This blog post describes a model that we found useful for talking about CPAN dependencies and reverse dependencies at the QA Hackathon. At the head of the river is Perl itself with the core modules. The river flows into the sea, which contains all distributions that aren't used by any other distribution. Other distributions sit somewhere along the river, their position determined by their reverse dependencies. This post introduces the core concepts, but nothing more.
The following picture illustrates the zones in the river model:
The sea contains distributions that aren't used by any other distributions. Currently the best we can do is to say that they're not used by any other distributions on CPAN. When we have a service for tracking DarkPAN dependencies, then some of the distributions in the sea will start moving leftwards in the diagram.
Just between the river and the sea we have the estuary: this contains distributions that are depended on by one or more distributions by the same author. Many services in the CPAN ecosystem make this same distinction.
As soon as a distribution is depended on by someone else's distribution, it starts to move upriver. The very end of the river, just before the estuary, is where you find distributions that are used by exactly one other distribution, which is itself not relied on by any other distributions. Now if you release a broken version of your distribution to CPAN, you don't only break your distribution, you break the downstream distribution as well.
But if you're maintaining a distribution, you need to be aware not just of the distributions that are using your distribution directly, but all distributions that are "downstream". Consider this situation:
The distributions A and P both have 2 distributions downstream, but if the author of A looks at the reverse dependencies on MetaCPAN, (s)he might think they only have 1 downstream.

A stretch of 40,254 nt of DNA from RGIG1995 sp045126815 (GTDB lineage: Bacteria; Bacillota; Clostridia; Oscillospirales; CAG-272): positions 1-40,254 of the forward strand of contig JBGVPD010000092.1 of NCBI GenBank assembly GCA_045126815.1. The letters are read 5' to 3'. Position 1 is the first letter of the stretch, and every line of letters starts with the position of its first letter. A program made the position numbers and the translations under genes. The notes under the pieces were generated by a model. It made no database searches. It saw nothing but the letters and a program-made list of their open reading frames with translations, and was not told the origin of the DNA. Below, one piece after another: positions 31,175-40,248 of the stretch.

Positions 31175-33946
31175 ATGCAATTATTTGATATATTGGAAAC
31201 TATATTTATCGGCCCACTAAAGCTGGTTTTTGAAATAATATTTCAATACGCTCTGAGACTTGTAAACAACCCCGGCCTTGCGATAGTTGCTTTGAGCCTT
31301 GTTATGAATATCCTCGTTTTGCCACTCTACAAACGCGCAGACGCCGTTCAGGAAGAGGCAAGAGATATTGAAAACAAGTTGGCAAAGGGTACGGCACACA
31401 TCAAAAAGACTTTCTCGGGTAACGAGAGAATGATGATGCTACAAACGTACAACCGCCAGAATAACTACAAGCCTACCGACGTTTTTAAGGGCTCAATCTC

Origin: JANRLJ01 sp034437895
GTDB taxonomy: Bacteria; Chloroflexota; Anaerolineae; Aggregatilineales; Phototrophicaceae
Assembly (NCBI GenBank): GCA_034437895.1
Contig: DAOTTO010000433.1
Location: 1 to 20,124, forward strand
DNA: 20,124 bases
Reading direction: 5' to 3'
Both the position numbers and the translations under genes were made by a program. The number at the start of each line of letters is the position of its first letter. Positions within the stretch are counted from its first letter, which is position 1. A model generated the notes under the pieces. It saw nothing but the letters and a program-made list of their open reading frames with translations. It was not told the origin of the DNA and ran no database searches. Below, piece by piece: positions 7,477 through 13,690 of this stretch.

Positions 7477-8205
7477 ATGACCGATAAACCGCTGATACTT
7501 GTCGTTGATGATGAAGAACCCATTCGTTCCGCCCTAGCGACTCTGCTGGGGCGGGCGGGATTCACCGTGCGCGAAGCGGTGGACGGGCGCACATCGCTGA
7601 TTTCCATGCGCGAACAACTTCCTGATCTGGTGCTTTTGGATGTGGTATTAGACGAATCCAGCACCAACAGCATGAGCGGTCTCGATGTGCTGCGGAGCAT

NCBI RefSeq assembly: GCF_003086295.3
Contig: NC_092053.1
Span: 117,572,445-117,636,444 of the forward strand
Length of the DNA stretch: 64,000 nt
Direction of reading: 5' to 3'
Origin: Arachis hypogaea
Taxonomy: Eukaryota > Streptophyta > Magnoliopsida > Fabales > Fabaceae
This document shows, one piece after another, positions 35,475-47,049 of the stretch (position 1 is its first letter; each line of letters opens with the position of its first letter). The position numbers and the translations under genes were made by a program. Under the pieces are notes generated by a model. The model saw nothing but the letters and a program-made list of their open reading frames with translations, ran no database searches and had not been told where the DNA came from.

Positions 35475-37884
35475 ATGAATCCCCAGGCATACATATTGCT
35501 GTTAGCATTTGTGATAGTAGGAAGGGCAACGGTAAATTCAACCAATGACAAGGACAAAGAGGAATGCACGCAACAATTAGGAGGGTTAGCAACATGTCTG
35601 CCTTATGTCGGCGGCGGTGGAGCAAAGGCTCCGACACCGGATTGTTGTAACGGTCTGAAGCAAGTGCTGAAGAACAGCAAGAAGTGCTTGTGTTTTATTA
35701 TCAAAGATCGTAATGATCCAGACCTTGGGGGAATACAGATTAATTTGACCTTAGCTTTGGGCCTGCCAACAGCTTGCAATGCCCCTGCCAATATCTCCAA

Note also as well that considering only this part of the picture, C is more fragile than either Q or R: the author of C might think she's only relying on one module, but either of A or B breaking might break C.
Now let's consider a distribution in the middle of the river:
Distribution A is used by a number of distributions, which have varying number of distributions downstream themselves.
All distributions used by A are upstream, by definition.
The immediately upstream and downstream distributions will be spread along the river, as in turn they'll have different numbers of downstream distributions.
A distribution's position on the river is determined by the number of downstream distributions. This is not just the number of distributions that are directly using your distribution. Instead it is the count of all distributions that are directly or indirectly reliant on the distribution.
At the head of the river is Perl itself and the core modules that are shipped with it. Again, by definition the core modules don't rely on any CPAN modules, but some of them are depended on by a lot of other distributions.
If you pollute a river you might cause problems for everyone downstream of you. And you're relying on the distributions upstream of you not polluting the river.
For CPAN, the pollution is bugs: if one of your upstream dists has a buggy version released to CPAN, it might break your distribution, but it might not.
The further upstream a distribution, the more distributions it can potentially break, should it pollute the river.
CPAN authors / maintainers should know where their distributions sit on the river. We should help with that, and with visualising the upstream and downstream distributions. We should let authors know when a distribution moves up or down the river, particularly sudden large moves (if a distribution much further upstream starts using your distribution, you zoom to a position upstream of them).
Those and many more related topics will be covered over the coming months.comments powered by Disqus